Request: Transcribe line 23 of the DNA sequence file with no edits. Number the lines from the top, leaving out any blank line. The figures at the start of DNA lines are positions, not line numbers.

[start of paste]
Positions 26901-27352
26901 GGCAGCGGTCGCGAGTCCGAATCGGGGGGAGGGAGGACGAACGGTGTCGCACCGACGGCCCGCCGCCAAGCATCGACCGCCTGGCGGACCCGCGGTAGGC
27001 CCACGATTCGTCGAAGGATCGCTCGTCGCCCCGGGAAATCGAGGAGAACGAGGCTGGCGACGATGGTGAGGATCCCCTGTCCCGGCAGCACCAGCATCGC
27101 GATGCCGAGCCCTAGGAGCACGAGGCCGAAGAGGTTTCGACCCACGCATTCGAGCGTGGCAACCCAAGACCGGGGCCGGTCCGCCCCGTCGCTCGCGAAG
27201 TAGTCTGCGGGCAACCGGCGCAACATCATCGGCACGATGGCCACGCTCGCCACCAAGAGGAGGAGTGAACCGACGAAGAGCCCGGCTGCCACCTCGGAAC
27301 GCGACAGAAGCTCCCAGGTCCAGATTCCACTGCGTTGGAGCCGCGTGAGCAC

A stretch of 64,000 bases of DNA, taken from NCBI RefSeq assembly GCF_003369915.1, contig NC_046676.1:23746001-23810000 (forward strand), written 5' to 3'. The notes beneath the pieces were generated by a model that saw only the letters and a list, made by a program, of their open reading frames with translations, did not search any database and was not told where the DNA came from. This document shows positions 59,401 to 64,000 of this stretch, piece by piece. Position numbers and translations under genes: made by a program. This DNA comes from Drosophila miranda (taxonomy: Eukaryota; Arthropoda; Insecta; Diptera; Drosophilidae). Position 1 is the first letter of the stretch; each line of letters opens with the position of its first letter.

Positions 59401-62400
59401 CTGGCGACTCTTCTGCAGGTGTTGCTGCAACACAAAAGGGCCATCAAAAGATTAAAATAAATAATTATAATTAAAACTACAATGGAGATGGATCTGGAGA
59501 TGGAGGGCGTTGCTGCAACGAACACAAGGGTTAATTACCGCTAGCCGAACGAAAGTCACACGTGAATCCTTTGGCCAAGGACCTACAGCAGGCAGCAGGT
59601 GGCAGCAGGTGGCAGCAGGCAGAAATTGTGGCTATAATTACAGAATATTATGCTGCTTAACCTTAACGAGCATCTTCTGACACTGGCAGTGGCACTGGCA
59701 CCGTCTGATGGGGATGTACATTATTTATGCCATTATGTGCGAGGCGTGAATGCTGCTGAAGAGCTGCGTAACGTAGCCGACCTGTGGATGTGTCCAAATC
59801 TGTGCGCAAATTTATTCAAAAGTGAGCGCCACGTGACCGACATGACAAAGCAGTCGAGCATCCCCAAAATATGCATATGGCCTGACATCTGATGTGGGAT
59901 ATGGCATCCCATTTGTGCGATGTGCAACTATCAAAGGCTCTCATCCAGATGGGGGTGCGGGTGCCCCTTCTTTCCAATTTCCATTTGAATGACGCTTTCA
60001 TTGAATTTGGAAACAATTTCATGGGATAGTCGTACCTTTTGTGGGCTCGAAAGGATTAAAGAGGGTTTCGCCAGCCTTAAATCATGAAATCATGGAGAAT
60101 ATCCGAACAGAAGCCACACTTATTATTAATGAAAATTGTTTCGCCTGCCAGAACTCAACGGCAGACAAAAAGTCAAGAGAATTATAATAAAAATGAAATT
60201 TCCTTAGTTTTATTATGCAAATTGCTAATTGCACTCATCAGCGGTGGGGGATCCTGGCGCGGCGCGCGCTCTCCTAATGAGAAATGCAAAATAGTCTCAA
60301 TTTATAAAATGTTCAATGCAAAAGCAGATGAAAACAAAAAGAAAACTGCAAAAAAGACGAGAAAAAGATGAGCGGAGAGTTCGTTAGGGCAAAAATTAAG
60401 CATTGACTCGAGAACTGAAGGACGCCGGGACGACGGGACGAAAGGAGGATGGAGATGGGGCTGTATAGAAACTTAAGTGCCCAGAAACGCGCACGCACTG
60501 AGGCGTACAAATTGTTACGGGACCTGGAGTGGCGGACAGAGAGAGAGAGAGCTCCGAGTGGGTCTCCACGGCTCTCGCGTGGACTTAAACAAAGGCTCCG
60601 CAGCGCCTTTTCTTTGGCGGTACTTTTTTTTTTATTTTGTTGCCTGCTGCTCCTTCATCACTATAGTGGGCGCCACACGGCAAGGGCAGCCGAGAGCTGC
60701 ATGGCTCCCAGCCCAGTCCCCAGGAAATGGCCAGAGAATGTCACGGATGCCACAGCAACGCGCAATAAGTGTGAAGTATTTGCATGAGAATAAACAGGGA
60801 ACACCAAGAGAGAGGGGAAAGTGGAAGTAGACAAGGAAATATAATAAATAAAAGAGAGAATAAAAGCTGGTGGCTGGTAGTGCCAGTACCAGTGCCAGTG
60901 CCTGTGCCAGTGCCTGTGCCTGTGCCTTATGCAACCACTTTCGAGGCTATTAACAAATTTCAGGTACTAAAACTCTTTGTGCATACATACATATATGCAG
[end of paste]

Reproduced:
60801 ACACCAAGAGAGAGGGGAAAGTGGAAGTAGACAAGGAAATATAATAAATAAAAGAGAGAATAAAAGCTGGTGGCTGGTAGTGCCAGTACCAGTGCCAGTG